At next year’s local government elections on 2 May, we will be holding the second round of voter ID pilots, where electors will be asked to show some form of identification before they vote. Yesterday we published our formal prospectus inviting local authorities to come forward and join these next pilots in 2019.
As minister for the constitution, I am committed to implementing this policy, a common sense approach to making our elections among the most secure in the world.
We must produce photo ID to get something as straightforward as a library card, yet we vote on the future of our communities without needing to prove it is us making that choice.
I encourage local authorities to help us deliver this crucial project, be part of the solution and work with us to identify what is best for voters.
For a local authority, taking part in the next round of pilots is a chance to be at the forefront of improving the way our elections are run. The costs of running the pilots will be covered by the Cabinet Office. The feedback we received from councils who previously participated is already shaping how this policy can be best delivered as we roll it out further.
Following on from the smooth running of the five voter ID pilots in May, we are keen to build on what we’ve learned and expand our trial across England. Everything tested was workable for local authorities, as ultimately they are the ones who deliver our elections.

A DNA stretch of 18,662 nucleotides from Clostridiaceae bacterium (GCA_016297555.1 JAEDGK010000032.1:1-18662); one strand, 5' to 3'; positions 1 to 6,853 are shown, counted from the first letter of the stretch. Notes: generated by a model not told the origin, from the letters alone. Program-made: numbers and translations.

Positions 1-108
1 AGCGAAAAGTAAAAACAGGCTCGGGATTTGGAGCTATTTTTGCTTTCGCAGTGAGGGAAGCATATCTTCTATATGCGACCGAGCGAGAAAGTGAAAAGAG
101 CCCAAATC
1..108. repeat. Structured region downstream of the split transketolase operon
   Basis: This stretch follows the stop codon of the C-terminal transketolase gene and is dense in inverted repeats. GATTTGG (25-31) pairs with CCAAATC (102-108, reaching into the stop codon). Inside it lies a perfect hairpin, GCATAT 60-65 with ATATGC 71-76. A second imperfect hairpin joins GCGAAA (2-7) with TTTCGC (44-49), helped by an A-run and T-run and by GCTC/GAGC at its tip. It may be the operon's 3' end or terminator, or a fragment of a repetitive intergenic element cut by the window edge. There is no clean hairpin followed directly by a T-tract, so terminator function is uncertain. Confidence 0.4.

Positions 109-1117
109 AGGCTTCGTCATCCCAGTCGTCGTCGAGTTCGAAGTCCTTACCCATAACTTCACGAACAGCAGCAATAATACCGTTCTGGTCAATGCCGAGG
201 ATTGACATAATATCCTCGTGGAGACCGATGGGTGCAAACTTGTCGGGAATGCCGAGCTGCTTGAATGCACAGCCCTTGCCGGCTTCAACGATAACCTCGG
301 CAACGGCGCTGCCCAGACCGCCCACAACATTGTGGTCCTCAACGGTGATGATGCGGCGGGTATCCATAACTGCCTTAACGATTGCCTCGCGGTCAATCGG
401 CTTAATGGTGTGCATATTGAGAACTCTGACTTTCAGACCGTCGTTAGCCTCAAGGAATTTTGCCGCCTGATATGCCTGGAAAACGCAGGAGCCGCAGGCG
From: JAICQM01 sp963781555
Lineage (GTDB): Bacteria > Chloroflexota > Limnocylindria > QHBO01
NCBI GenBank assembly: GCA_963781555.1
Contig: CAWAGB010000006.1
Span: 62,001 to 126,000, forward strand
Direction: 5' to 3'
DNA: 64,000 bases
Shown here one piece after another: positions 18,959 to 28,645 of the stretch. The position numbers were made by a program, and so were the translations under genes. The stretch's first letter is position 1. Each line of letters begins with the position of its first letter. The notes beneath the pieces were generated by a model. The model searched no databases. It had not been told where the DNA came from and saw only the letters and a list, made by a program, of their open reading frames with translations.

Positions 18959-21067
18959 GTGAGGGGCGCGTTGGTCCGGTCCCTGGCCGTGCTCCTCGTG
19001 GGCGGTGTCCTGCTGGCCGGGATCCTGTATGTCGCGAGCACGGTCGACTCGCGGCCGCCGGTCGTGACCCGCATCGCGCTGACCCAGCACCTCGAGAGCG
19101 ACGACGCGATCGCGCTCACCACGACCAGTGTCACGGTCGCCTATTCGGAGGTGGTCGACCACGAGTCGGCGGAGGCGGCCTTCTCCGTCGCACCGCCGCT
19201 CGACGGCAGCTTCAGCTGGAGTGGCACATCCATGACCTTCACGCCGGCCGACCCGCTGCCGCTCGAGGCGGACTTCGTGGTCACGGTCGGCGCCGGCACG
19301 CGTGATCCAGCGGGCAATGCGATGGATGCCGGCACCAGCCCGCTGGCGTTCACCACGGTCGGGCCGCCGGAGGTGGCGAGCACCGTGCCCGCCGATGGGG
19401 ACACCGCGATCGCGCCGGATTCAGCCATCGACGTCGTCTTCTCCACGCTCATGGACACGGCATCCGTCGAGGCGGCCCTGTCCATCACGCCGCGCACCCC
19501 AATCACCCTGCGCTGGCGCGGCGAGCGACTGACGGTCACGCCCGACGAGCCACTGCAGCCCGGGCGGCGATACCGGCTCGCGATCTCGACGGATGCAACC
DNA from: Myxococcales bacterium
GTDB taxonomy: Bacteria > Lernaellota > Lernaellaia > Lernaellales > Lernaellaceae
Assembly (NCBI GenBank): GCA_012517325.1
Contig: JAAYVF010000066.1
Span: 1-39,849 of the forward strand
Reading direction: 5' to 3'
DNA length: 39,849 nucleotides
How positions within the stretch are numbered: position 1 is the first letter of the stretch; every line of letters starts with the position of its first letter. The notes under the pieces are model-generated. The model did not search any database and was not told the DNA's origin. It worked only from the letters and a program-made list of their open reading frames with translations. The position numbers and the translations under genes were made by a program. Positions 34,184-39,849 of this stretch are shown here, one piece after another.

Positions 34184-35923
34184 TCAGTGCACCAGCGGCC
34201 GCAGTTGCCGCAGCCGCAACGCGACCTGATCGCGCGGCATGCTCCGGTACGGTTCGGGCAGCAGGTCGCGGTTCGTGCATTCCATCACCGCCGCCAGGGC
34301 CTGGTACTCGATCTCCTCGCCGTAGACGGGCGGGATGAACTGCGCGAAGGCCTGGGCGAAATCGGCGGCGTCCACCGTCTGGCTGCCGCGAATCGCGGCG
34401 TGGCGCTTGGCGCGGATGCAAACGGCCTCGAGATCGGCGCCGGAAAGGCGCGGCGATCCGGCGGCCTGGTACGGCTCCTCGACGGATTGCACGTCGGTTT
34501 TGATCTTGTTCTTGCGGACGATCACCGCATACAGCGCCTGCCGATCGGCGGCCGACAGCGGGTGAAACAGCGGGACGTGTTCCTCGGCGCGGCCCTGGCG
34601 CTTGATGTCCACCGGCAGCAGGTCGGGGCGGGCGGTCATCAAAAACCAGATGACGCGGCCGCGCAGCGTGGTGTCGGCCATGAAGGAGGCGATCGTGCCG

Our evaluation of the 2018 trial showed that most of the pilot requirements could be delivered alongside usual activities. We also received excellent feedback from polling station staff who said they successfully delivered the ID requirements in their polling stations.
Most importantly, our evidence and that from the independent Electoral Commission shows the overwhelming majority of electors who turned up to vote did so with the right documents and were not adversely affected by the pilots. In Bromley and Watford, just 0.2% of voters asked to return with ID chose not to do so, in Woking it was 0.3%, Gosport 0.4% and in Swindon 0.06%.
But we are not complacent.
We are engaging groups who are less likely to vote or may face barriers to voting, working with care homes to ensure residents who might not have the right documents can get an alternative, and continuing to raise awareness about the pilots.
By introducing a simple requirement of asking voters to show ID we can ensure our electoral systems are robust, improving security and confidence among voters.
We owe it to voters to ensure they know their voices are heard and their right to vote is protected.
Electoral fraud is not a victimless crime and we should be taking every precaution to prevent it. Electoral fraud takes away an elector’s right to vote as they want – whether through intimidation, bribery or by impersonating someone and casting their vote.
The changes we seek will bring the UK in line with other countries around the world, such as Canada. In Northern Ireland, electors have been showing ID since 1985 and there is no evidence that this has affected the numbers who vote.
But we want to have an even deeper understanding of how voter ID will work on a national scale and what works best for voters. We can’t do that without the help of local authorities who, I know from our experience this year, will take a great deal from being involved.
I look forward to working with the returning officers and their dedicated teams who pilot next year. These pilots are essential in helping us get this right, with the result being even greater confidence in our democratic processes.
Chloe Smith, minister for the constitution